I started some lasagna gardens last week at our new Tuxedo place. Sure there are already plenty of garden beds that need attention, but I if am going to eventually expand the gardens I may as well do it sooner than later-- and fall it the optimal time for getting started so the beds can compost all winter.
There is nothing wrong with a lawn, but I have always been a shade gardener and am willing to put in a great deal of work to create a sunny garden, expand my learning and give me more choices for bright summer colours.
This south-facing garden is already planned to be bright summer colours: oranges, red and yellows in plentiful combination.
Having just moved cross-country we had plenty of cardboard boxes at hand. I put these down first to kill the grass and keep in the moisture which will help with decomposition and bring more earthworms into the mix. I dug the leaves up from the gutter where they were nice and moist and partly decomposed already rather than raking dry leaves into a pile. It looked like great stuff for this purpose, and all free for the taking.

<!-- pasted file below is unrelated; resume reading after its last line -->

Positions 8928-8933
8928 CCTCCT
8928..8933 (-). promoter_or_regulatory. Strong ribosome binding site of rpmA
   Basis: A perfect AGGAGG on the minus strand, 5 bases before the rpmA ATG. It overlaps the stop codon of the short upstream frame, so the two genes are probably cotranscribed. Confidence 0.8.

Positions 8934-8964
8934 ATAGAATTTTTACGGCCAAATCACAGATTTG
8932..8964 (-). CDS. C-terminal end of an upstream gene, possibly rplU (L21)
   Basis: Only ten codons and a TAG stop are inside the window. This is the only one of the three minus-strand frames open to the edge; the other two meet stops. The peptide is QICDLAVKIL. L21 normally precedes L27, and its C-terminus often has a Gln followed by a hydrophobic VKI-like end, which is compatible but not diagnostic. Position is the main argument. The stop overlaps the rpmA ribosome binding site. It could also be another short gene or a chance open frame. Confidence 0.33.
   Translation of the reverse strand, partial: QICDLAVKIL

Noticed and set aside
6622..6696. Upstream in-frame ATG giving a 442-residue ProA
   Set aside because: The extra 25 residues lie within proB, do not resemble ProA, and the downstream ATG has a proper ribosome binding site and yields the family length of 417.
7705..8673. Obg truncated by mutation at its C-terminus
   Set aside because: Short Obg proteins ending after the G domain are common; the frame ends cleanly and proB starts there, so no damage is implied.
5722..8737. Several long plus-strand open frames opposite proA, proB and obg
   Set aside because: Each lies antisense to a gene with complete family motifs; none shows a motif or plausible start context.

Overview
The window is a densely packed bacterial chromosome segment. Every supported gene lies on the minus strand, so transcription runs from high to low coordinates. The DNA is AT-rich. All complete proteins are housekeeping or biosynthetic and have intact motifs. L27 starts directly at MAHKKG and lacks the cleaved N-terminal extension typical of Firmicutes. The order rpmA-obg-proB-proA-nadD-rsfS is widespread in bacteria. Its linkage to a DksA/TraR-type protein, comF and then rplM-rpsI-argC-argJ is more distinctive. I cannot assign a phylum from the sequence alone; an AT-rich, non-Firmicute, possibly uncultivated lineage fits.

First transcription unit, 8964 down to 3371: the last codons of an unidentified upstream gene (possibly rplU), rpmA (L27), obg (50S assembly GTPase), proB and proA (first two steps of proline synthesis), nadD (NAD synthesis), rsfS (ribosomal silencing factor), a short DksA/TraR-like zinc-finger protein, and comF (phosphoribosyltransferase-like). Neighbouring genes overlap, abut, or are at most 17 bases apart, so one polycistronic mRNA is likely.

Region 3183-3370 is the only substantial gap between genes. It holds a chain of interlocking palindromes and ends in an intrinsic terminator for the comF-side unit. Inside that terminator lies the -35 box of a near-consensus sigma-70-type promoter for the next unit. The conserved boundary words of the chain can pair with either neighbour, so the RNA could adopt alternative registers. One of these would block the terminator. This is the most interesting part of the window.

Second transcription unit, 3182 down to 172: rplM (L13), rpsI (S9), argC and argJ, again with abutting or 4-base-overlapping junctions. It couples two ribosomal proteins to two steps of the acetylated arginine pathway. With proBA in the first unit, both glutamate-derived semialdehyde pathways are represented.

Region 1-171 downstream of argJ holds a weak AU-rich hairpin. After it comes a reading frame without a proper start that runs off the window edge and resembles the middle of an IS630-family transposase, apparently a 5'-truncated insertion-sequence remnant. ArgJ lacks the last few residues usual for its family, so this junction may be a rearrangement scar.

It was about this point that I began to realize how much work this was and how ambitious my goals were.
It takes a lot of mulch to cover this, a lot of wheelbarrows full. I cleaned in front of my house and many neighbours' houses in both directions.
At this point I changed my mind from turning this all into garden and decided to leave a strip of lawn down the middle so the garden can be walked through. I decided based on how much work it was (I am making a second one out front!) and how much material it would take, but in the end I think it turned out to be the right aesthetic decision as well.
Shortly after taking this picture I pulled back the material from the far end so the lawn/path would loop back to the driveway. It has now all been covered with a brown layer, a green layer and a bit of soil, but I need to purchase some compost and peat to layer in.
There just isn't enough grass clippings around for the space I am staking out.
Tomorrow I will be back at it bright and early, even with a bit of snow on the ground.